Hawaii Supreme Court Achieves a Higher Caliber of Juris-Stupid

Hawaii Supreme Court Achieves a Higher Caliber of Juris-Stupid

By Steve Pomper Hawaii Supreme Court (Aliiolani Hale 2011 by Don Ramey Logan.jpg, Creative Commons Attribution-Share Alike 3.0) You’re a child playing a game and some kids break the rules they don’t like. Would you play with them again? Could you ever trust them? Now, read on and tell me the difference between the Hawaii Supreme Read more »

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Regulating Ghost Guns

By Chief Joel F. Shults, Ed.D Before we look at the literal nuts and bolts of the gun business, let us pause for a brief history lesson. In 1791 the fledgling United States of America had bills to pay left over from the War of Independence. One revenue source was a tax on alcohol and Read more »

Posted in Law

Lawsuits Drive Training and Policy

By Chief Joel F. Shults, Ed.D The professionalization of law enforcement became solidified in the 1970s when U.S. states developed certification standards for police officers. Some were active before then and some states took longer. The minimum academy training hours vary widely with standards for hiring generally up to each individual agency. The reason for Read more »

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You Have the Right to Remain Silent

By Chief Joel F. Shults, Ed.D One of the guilty pleasures in my early days working in the same college town where I was a young officer was arresting criminal justice students. There was something about having taken a few classes that made many of them have the confidence of a seasoned attorney. More than Read more »

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Civil Responsibilities and Civic Duties

By Chief Joel F. Shults, Ed.D There is so much talk about law enforcement that the average citizen may think all justice must flow first through the badge. The police establishment has long been the gateway for a myriad of services beyond the mere enforcement of statutes and continues to be the first call of Read more »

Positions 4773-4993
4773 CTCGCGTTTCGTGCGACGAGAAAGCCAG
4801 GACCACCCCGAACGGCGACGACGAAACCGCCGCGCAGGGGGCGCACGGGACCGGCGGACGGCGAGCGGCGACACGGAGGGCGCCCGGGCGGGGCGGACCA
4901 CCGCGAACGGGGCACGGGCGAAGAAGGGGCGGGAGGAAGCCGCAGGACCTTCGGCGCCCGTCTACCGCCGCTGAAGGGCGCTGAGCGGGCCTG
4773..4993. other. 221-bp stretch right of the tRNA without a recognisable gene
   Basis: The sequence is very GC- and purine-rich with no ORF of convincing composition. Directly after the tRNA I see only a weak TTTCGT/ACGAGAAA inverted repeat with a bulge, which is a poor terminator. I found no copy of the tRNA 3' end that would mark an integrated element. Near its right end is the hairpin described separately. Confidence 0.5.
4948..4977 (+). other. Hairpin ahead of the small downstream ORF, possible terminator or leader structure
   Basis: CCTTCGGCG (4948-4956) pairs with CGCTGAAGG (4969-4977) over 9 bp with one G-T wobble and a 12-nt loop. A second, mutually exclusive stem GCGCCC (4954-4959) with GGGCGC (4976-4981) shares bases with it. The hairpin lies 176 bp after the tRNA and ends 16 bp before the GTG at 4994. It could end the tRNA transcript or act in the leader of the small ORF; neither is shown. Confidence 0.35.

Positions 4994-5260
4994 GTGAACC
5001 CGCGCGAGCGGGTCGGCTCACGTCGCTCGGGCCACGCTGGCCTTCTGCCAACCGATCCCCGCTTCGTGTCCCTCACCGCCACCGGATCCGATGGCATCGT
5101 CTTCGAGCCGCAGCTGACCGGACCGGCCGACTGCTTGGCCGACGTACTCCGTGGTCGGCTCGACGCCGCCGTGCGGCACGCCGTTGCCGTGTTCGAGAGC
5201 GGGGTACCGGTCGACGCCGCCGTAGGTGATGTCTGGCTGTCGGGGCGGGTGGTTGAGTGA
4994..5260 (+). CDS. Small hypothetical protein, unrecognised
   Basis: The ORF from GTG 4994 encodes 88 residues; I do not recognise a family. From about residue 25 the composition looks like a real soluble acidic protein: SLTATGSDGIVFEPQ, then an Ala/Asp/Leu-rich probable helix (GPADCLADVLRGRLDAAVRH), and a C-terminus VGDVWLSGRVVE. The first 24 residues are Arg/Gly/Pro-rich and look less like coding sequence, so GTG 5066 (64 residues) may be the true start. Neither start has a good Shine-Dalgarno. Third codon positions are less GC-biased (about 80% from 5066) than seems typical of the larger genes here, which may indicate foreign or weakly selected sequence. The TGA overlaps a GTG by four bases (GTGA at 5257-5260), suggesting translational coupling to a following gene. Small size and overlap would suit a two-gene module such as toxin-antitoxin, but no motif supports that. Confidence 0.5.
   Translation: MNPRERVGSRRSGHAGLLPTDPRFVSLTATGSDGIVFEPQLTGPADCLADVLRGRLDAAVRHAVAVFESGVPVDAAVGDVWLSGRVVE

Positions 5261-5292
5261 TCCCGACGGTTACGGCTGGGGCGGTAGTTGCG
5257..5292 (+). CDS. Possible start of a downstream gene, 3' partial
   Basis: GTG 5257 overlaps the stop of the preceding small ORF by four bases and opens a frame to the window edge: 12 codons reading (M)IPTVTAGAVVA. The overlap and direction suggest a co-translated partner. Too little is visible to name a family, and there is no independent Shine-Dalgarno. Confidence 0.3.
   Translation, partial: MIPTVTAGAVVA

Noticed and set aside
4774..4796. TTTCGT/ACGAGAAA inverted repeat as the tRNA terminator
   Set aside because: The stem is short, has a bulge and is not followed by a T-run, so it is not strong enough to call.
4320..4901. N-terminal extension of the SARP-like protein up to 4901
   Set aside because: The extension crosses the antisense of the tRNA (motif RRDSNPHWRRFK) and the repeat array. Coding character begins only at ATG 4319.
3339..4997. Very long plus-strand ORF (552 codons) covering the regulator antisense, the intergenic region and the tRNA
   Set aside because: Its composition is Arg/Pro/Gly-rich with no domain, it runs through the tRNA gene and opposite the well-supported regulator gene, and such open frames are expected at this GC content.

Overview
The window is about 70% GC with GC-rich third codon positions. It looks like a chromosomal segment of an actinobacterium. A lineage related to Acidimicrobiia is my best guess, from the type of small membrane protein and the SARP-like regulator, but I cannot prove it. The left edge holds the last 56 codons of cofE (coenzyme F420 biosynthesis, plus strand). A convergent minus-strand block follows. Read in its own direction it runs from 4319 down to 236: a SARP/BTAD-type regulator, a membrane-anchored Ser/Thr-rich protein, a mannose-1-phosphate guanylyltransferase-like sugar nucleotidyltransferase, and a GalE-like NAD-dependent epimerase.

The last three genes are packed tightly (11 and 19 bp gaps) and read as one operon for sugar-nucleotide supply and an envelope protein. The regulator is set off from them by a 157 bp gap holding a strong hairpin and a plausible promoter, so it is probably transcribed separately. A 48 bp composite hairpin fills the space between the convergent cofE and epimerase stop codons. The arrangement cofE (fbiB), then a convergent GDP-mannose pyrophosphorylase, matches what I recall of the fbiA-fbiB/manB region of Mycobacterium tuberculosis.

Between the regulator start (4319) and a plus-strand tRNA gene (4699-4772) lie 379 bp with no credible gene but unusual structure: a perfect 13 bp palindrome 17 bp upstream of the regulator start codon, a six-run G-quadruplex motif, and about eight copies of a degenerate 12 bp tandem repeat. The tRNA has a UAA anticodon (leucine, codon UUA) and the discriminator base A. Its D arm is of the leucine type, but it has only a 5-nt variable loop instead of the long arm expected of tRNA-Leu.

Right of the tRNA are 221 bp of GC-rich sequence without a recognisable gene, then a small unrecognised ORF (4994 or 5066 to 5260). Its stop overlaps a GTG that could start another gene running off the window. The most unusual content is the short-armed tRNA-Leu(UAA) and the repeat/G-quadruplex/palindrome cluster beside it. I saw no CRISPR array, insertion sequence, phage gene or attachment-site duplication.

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The Birthplace of the American Revolution Has Abandoned It

By Steve Pomper “The Lexington Minuteman,” Lexington, Massachusetts When it comes to chasing cops out of the profession, despite putting their communities at grave risk, anti-cop/anti-self-defense/anti-gun legislators in the Commonwealth of Massachusetts take a backseat to no one. And, originally from Mass. but currently residing in Washington State, I know what it’s like to live in Read more »

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Mental Health Civil Commitment Laws Must Adapt for Public Safety

By Steve Pomper As a cop in Washington State, I had the authority place people with mental health issues into an involuntary commitment hold for a psychological evaluation. But only if the person was a danger to self or others. This standard was intended to correctly balance a person’s liberty with public safety. However, as I quickly Read more »

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How Anti-Second Amendment Activists’ Surveys Skew Results

By Steve Pomper Radical gun control efforts against law-abiding citizens affect law enforcement officers in many ways. One way is when people aren’t allowed to exercise their Second Amendment self-defense rights, cops are the ones who must investigate the gruesome crime scenes after some murderer shoots up an unarmed family.  There are places where the government Read more »

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Competing and Conflicting Federal and State Laws Not Fair to Law Enforcement Officers

By Steve Pomper Gov. Mike Parson, former Polk County sheriff and U.S. Army MP My basic understanding, if somewhat simplified, of the federal-state balance regarding the U.S. Constitution’s supremacy clause is states can pass laws to provide more but not less protection than the federal Constitution provides, including the unalienable right to life and to defend that life.   As explained by Thoughtco, Read more »

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